Rachel Johnson 7pm - 10pm
Boris Johnson to demand world leaders ‘get serious’ about climate change
21 April 2021, 23:45 | Updated: 21 April 2021, 23:50
Boris Johnson will tell a summit of world leaders that they must "get serious" about stopping climate change this year.
The Prime Minister is expected to tell the virtual event, which aims to increase ambition on climate action ahead of Cop26 talks later this year, that "the 2020s will be remembered either as the decade in which world leaders united to turn the tide, or as a failure".
The event has been convened by US president Joe Biden, who is expected to pledge to at least halve US greenhouse gas emissions by 2030 on 2005 levels.
Mr Johnson has already announced a "world-leading" target for the UK to cut emissions by 78% on 1990 levels by 2035.
The UK's new target builds on its plan to cut emissions by 68% on 1990 levels by 2030, the most ambitious among leading economies.
But campaigners have warned that policies and action are urgently needed to deliver on the pledges.
The PM is expected to say: "The UK has shown that it's possible to slash emissions while growing the economy, which makes the question of reaching net zero not so much technical as political.
"If we actually want to stop climate change, then this must be the year in which we get serious about doing so."
He will urge leaders to come to United Nations-led Cop26 talks in Glasgow in November - and Kunming in China in October for a summit on tackling declines in nature - armed with ambitious targets and the plans required to reach them.
He will add: "Let the history books show that it was this generation of leaders that possessed the will to preserve our planet for generations to come."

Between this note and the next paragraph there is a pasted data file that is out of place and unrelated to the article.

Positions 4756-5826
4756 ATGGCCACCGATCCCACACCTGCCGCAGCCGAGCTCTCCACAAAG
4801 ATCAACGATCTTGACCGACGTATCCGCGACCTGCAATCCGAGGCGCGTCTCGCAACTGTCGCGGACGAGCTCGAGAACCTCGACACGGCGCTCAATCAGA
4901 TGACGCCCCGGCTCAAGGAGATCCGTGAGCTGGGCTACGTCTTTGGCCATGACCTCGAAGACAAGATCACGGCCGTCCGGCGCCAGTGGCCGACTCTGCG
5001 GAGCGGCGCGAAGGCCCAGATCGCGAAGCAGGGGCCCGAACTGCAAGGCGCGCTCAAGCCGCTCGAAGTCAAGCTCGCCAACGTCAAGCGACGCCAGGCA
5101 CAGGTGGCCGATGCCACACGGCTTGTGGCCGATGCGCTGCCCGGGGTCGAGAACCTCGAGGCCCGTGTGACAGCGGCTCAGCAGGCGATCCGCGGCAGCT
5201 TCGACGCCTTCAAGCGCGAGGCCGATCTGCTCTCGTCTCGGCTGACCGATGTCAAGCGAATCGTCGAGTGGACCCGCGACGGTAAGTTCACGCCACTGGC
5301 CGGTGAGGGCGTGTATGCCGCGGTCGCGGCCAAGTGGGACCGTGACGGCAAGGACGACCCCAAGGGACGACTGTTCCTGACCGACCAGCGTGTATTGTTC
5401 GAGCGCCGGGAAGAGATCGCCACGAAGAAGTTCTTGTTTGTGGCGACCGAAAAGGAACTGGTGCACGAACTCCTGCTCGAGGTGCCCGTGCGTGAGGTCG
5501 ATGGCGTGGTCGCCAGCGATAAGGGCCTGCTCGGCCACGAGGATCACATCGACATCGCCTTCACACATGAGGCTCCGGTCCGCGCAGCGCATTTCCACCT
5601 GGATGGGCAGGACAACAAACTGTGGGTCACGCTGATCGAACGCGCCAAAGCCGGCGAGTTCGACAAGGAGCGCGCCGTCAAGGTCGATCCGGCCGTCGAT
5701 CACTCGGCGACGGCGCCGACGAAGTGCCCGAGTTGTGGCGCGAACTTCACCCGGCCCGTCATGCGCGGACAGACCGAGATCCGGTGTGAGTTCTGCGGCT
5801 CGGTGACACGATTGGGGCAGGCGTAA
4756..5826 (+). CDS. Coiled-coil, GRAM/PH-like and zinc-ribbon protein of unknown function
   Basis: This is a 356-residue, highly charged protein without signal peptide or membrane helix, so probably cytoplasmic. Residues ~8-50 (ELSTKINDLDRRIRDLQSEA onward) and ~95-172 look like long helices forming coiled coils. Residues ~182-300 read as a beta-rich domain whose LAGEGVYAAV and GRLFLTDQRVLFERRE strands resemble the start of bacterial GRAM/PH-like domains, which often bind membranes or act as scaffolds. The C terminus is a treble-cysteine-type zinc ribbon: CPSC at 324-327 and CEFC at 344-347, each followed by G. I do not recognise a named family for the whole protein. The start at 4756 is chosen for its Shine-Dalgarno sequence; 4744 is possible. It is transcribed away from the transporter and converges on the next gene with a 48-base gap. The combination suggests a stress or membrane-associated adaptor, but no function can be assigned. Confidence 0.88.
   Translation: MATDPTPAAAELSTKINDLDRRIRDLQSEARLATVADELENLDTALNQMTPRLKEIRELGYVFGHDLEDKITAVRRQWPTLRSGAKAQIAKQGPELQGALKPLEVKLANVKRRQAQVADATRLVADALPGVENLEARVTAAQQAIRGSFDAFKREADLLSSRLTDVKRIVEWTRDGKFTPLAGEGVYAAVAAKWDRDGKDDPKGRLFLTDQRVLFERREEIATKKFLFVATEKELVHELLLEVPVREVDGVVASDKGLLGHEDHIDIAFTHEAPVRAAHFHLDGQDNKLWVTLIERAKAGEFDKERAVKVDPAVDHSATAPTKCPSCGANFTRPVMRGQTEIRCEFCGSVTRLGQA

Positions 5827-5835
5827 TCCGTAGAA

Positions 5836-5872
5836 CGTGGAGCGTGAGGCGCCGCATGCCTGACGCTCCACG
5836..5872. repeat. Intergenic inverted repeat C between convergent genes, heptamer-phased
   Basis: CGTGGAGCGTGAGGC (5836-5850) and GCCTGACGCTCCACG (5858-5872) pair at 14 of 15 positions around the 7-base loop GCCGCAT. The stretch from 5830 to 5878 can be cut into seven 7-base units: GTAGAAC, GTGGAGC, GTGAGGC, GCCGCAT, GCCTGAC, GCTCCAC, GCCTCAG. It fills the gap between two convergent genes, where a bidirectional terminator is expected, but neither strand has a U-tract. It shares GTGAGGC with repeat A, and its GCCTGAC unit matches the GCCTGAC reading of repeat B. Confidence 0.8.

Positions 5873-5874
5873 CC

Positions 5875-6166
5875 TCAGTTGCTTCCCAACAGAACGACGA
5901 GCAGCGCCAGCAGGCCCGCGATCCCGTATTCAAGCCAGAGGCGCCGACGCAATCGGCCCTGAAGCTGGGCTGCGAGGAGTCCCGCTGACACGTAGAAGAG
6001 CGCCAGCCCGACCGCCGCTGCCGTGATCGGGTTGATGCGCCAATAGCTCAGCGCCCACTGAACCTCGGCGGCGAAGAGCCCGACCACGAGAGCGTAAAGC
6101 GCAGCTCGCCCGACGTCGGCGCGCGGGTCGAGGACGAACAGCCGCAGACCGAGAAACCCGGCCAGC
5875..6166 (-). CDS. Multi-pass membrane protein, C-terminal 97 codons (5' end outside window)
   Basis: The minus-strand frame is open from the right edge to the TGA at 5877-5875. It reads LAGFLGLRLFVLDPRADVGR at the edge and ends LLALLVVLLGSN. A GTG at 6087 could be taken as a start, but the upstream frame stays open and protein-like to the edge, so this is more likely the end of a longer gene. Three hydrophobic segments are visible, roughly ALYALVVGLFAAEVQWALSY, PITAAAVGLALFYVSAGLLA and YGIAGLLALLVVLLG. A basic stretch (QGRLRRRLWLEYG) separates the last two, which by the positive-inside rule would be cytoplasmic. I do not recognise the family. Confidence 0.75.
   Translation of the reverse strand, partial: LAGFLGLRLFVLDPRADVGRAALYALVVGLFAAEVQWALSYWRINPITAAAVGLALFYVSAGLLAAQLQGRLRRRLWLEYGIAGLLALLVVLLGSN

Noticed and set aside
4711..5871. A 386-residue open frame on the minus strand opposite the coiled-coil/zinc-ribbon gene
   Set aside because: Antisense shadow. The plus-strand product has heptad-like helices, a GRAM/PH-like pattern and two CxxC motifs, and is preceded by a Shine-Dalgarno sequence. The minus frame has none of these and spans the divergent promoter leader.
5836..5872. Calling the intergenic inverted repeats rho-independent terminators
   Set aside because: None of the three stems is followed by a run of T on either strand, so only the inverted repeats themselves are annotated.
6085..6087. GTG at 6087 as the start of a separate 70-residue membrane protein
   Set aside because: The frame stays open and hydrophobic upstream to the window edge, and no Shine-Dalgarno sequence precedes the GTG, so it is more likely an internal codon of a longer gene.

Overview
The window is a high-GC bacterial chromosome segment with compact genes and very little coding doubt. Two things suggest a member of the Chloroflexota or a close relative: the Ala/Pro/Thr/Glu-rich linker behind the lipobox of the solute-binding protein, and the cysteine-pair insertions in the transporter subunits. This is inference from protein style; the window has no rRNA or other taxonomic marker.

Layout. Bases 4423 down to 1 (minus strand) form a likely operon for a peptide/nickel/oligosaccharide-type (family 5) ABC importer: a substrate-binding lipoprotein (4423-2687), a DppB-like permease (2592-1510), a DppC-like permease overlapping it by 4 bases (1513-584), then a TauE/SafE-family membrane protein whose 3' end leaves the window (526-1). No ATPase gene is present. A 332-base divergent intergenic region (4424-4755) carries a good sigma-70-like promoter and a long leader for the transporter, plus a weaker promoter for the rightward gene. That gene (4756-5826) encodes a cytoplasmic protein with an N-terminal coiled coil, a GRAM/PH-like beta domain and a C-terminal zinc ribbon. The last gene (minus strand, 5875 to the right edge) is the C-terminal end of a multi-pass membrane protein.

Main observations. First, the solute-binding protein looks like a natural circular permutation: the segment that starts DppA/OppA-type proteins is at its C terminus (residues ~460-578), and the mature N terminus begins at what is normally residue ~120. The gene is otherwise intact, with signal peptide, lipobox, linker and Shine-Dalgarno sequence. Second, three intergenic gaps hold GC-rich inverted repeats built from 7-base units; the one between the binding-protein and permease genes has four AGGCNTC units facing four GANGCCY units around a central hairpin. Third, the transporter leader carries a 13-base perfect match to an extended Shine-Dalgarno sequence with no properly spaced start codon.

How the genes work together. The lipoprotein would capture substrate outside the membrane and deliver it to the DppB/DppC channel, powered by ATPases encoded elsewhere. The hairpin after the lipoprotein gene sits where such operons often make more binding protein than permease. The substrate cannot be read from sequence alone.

His call comes after the International Energy Agency warned global carbon emissions were set for their second biggest increase on record after a sharp drop in 2020 due to the pandemic.
The two-day US-led summit will also hear from leaders of major economies including China, Japan, Russia, Canada, India and Australia, who will be watched closely to see what ambition they will bring to the table.
Japan and Canada are among other countries expected to unveil new climate targets at the meeting, while the European Union has agreed a new climate law which includes a goal to cut its emissions by 55% by 2030 on 1990 levels.
Countries have been expected to come forward with more ambitious plans up to 2030, known as nationally determined contributions (NDC) in the Paris deal, ahead of Cop26.
Existing plans are not enough to meet countries' commitments under the Paris deal to curb global temperature rises to "well below" 2C above pre-industrial levels - or 1.5C if possible - and avoid the most dangerous impacts of climate change.
The summit will also hear from United Nations Secretary General Antonio Guterres and Pope Francis.
Jennifer Morgan, executive director of Greenpeace International, said history had to be made at the summit.
"True climate leadership requires laws and regulations to phase out fossil fuels, end deforestation, and restore nature. Our survival depends on real climate action," she said.